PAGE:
EDITORIAL USE ONLY A burger made from Cultured Beef, which has been developed by Professor Mark Post of Maastricht University in the Netherlands. PRESS ASSOCIATION Photo. Issue date: Monday August 5, 2013. Cultured Beef could help solve the coming food crisis and combat climate change. Commercial production of Cultured Beef could begin within ten to 20 years. Photo credit should read: © David Parry/PA
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Inventor of the cultured meat burger is one of the keynote speakers at Leading the South

Mark Post, a pharmacologist at Maastricht University and former professor of tissue engineering at the Eindhoven University of Technology, is best known as the inventor of the cultured meat burger. He is currently travelling the world to draw attention to the food problem and the way in which his invention can contribute to solving it. On Friday 16 November he will be one of the main speakers at Leading the South, the annual networking event of Philharmonie Zuidnederland.

More than five years after his now famous cultured meat burger was fried live in a London studio in front of the entire world press in a knob of butter and subjected to a taste test by a panel, the world-famous professor at Maastricht University regularly has to get up early. This time the plane leaves for Johannesburg at 5.00 a.m., where Post speaks at a conference on new technologies in the field of food. This time too, his story will not be much different from the one he has already told dozens of times, in many places around the world.

Mark Post is a pharmacologist and Professor of Vascular Physiology at University Maastricht and (until 2010) Professor of tissue engineering at Technical University Eindhoven. On 5 August 2013 he was the first in the world to present a proof of concept for cultured meat. Learn more about Mark Post and his cultured meat hamburger here.


Recently he spoke at a meeting in Italy, the country where they love the bistecche alla Fiorentina in combination with the most beautiful Brunellos. But if the environment and our future are dear to us, we cannot continue like this, was the message of Mark Post this time as well. The demand for meat remains worldwide. If all that meat were to come from livestock farming, it would be a major attack on the environment. Meat grown from stem cells has a great promise in it”, according to the Professor of Vascular Physiology.

On November 16, Mark Post can tell his story again, this time a lot closer to home. That evening he is one of the main guests at Leading the South, the annual networking event of Philharmonie Zuidnederland. The evening – where entrepreneurs from the south of the Netherlands meet each other at a relaxed dinner – takes place at Brightlands Campus Greenport Venlo. This campus is all about healthy food. Scientists from Maastricht University are working on innovations in the field of food and drink in collaboration with students and the business community, among others.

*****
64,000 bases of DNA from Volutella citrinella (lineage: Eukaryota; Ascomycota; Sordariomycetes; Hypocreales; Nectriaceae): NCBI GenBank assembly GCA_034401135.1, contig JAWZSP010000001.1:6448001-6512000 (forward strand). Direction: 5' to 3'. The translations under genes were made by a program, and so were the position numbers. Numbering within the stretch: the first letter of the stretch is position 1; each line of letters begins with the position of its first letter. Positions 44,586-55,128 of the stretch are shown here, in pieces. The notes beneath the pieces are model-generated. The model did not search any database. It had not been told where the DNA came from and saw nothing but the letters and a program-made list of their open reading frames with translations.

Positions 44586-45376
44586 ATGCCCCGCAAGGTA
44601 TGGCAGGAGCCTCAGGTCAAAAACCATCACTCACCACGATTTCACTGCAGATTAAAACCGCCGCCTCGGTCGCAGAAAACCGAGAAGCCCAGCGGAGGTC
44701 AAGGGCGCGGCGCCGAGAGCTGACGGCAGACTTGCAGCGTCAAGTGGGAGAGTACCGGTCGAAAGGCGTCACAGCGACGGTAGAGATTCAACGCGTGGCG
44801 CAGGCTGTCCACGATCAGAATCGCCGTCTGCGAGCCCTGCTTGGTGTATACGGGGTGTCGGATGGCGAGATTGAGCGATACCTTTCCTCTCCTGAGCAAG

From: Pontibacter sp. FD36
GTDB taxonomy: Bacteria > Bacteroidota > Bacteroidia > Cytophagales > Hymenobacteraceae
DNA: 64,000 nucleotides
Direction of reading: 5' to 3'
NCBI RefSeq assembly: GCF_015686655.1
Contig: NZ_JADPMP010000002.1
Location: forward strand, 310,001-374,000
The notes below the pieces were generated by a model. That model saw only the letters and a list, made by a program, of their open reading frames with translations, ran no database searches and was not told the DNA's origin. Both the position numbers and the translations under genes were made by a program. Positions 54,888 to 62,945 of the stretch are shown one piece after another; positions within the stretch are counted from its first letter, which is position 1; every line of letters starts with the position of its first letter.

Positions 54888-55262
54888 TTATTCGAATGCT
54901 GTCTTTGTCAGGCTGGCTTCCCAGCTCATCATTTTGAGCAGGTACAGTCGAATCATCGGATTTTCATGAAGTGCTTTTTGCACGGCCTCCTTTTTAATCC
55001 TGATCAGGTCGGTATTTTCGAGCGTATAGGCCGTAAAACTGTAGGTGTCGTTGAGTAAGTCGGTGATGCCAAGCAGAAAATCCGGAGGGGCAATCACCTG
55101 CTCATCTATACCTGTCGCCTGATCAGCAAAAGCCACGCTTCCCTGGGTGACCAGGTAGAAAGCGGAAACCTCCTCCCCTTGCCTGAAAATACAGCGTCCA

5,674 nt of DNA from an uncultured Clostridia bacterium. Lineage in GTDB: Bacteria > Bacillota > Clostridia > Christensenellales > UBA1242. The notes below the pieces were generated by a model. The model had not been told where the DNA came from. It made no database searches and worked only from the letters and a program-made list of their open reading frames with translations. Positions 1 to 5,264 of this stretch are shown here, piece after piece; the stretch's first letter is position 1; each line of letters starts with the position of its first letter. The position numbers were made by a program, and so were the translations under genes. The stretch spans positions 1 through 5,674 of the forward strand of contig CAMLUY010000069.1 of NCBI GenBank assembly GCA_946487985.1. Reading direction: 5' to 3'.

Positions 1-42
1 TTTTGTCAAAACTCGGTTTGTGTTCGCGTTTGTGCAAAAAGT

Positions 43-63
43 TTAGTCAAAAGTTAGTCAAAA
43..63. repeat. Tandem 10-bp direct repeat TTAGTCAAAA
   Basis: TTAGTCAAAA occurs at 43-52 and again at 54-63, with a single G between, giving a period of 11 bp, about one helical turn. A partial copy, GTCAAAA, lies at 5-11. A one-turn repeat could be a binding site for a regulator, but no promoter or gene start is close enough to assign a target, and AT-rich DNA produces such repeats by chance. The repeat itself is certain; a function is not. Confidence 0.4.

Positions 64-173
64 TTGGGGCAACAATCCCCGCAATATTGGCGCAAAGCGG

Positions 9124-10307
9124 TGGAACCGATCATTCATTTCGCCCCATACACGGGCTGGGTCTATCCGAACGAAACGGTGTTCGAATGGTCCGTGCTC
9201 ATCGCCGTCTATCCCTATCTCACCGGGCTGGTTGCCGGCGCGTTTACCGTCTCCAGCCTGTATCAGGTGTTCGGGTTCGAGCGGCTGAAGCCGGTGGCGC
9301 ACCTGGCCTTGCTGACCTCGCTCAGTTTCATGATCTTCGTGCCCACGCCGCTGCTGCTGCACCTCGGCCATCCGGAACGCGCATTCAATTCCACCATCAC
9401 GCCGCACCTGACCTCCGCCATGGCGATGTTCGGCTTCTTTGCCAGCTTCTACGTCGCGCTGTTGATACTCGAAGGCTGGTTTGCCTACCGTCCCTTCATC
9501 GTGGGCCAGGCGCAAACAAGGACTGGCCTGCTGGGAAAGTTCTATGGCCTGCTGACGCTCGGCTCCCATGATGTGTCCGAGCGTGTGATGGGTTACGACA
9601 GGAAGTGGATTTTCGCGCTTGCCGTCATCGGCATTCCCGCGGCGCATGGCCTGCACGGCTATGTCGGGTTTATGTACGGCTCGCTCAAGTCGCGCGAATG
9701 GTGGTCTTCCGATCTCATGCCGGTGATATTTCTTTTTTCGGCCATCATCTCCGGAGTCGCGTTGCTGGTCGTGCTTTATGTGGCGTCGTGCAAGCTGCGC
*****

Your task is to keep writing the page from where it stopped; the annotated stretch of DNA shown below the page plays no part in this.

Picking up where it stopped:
Mosa Meat

The theme of cultured meat on an evening that is dominated by one of the most important professional orchestras in the Netherlands; it is not even such a strange combination. In a proverbial sense, there is music in the cultured burger and its related products. Not so long ago the Bell Food Group in Switzerland, one of the largest producers of (real) meat in Europe decided to invest millions of euros in the company Mosa Meat founded by Mark Post. Preparations are now being made for setting up production lines, including the necessary staff,” says the professor.

The culinary world, among others, is following the developments surrounding the ‘meat’ that was originally cultivated in Maastricht with great interest. It would not be bad for Mark Post and his family if famous chefs took the lead and put the cultured meat – if available – on their menus.


It is known that music during a restaurant visit influences the mood and therefore indirectly also the taste of the food served. But which music is best suited to a dish that focuses on cultured meat?

Post has not received the question before. Nevertheless, he admits, it is certainly relevant in all respects. The first term that comes to mind in this respect is ‘feel-good music’. “For acceptance, it is important that people feel at ease when served cultured meat. They should feel in all respects that they are eating meat and not something technical. I would, therefore, say that the choice for music should not be too experimental in any case. Rather recognisable and easy for the ear. However, I have to note that I think that age also plays a certain role in this context. My eighteen-year-old son is not enjoying classical music at the moment. Has he tasted the cultured burger? Of course!”

And if Mark Post, in addition to an exquisite cultured meat preparation by a top chef, would be allowed to choose a wine? “Then I would choose a friend of everyone. Something classic, but not too heavy and not too pronounced. Rather a beautiful red Burgundy than a cru bourgeois from the Médoc.”

Want to participate in Leading the South? > www.philharmoniezuidnederland.nl/leadingthesouth

Photo (c) David Parry/PA

Villa Flora Villa Flora in Venlo